To calculate the Price/Earnings (P/E) Ratio, we used the share price on 16/5/2013 ($2.80). This equates to a PE ratio of 14.43, with the Earnings yield ratio at 6.93% and the Dividend yield ratio at 6.25% (dividend was 17.5c).
Myer Holdings’ dividend yield was around 7% (dividend of 19c with share price at $2.70). The market-based ratio is higher than your main competitor (Myer PE ratio is 11.8)5. However the Price/Earnings ratio indicates that today’s share price of the company is on the low side as it is below 15. The majority of analysts believe that the company is performing below par and do not recommend buying or holding David Jones shares at the moment.
Eva Brocklehurst of FNArean.com is quoted as saying in March 2013, ” David Jones (DJS) is transforming. For brokers it’s not a moment too soon, as department stores have been plagued by a soft consumer environment and a need to respond to new trends in shopping. In its first half results the company has flagged progress with its strategic plan, reducing costs and expanding margins. Earnings were ahead of expectations for the half but sales growth was not. What pleased was the increased margin. What concerns brokers? Most importantly, a lack of sales momentum.
There’s no Buy rating on the FNArena database. Two brokers have downgraded ratings to Sell in the wake of the results. There are five Sell ratings. There was one upgrade to Hold, and there are three Hold ratings. The consensus target price is $2.73, suggesting 11.5% downside to the last traded share price. A dividend yield of 5.5% is reflected in consensus earnings forecasts for FY13.”6
As highlighted above, your declining sales performance is the biggest concern for shareholders and needs to be addressed immediately. Whilst earnings were ahead of expectations, this was managed by cost reductions and a move towards increased margins. An improvement in sales in conjunction with the efforts you’re undertaking to reduce expenses and the cost of doing business will result in an improvement in the bottom line and signal confidence in the company and a turnaround for investors.
David Jones has been labelled as an up-market department store. Australia’s $12 billion fashion retail industry is forecast to grow by only 0.5% in FY2012 with only an average 1.2% annualised growth expected for the next 5 years, according to analysis group IBISWorld. Furthermore, IBISWorld says shoppers are now more likely to buy low to mid-range priced clothing which has contributed to the declining value of retail sales. In general, the outlook is not too positive for the industry.7
Greater differentiation is required between David Jones and Myer in order to attract and retain customers. Mark Ritson, Associate Professor of Marketing at Melbourne Business School commented, “David Jones and Myer are just two sides of same boring coin.” He says, “I still believe to this day that most people coming out of either David Jones or Myer on Bourke Street don’t know which one they just come out of.”7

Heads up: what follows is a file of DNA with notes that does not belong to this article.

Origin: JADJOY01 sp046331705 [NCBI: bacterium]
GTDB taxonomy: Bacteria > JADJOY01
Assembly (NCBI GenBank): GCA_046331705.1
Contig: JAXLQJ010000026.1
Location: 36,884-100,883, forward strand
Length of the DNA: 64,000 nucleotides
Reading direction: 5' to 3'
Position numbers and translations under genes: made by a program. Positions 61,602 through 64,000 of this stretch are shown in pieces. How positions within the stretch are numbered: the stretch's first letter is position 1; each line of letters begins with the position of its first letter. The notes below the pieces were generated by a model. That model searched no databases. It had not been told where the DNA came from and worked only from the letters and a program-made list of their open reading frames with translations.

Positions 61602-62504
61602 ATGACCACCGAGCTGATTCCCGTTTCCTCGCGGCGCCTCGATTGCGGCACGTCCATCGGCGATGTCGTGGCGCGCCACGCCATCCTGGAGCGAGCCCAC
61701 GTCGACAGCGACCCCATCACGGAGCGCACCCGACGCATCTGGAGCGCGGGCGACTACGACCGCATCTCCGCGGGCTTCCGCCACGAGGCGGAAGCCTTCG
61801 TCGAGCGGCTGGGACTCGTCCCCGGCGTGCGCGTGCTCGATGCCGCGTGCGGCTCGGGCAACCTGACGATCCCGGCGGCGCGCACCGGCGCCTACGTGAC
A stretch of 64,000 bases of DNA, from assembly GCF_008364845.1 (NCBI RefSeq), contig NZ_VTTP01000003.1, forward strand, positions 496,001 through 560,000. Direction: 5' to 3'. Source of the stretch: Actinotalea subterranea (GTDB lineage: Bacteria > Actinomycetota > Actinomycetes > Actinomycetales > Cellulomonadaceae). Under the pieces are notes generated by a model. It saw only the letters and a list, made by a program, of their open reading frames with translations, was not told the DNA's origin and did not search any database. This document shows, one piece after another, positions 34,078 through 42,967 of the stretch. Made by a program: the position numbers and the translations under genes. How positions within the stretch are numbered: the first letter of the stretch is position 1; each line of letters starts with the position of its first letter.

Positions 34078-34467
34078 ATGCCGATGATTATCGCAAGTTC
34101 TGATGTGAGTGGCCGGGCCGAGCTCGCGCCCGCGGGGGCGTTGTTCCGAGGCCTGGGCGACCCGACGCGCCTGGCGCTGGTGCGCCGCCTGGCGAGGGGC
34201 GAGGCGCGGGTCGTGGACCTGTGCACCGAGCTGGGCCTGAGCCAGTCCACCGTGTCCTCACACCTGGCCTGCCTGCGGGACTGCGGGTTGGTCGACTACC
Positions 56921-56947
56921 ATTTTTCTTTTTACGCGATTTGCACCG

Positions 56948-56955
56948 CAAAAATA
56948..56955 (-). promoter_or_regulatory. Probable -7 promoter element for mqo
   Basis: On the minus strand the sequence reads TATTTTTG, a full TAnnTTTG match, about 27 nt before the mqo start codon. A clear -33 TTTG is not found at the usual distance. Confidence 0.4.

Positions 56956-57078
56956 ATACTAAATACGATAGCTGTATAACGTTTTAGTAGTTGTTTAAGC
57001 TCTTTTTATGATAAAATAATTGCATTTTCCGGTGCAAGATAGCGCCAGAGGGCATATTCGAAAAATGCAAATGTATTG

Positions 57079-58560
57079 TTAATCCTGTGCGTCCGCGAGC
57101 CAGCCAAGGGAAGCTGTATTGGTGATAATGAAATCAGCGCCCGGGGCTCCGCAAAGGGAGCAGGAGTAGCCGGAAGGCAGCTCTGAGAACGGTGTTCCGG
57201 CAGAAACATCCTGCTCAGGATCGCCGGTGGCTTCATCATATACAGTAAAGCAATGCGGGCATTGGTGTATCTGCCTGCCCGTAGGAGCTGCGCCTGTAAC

Some of the issues have been addressed by your company’s Future Strategic Direction Plan, for example, a move towards Omni Channel Retailing, building a “Home of Brands” strategy which differentiates David Jones from Myer, and cost improvements including GP margin improvements, CODB reductions and Cost Price Harmonisation with suppliers (pages 3-6, Annual Report).
A thorough review of your company’s FY2011 and FY2012 Financial Report & Statements has indicated that David Jones has a strong balance sheet, solid cash flows, low debt, and assets in prime locations. David Jones has performed on par, or better than Myer in the areas of Net Profit Margin, Asset Turnover, Inventory Turnover, and Short & Long-term Solvency.
However, the company’s declining sales performance is the biggest area of concern. Almost all measures of profitability were worse than Myer and have been falling when compared to David Jones’ own performance in prior years. We believe that further differentiation from Myer, cost reductions & margin improvements, harmonization of prices to become more competitive with international competitors, better inventory management & a reduction in excessive stock, reduced retail floor space, and the move towards Omni-Channel Retailing will enhance the value of your company and result in better performance for all stakeholders.
We hope this report has provided insightful recommendations into improving the performance of your company.
This report has been generated for your company’s own reference and not for any other purposes. Other companies or individuals should not use or rely on any material contained within this report without the consent of our office.
University/College: University of Chicago
Type of paper: Thesis/Dissertation Chapter
Date: 16 December 2016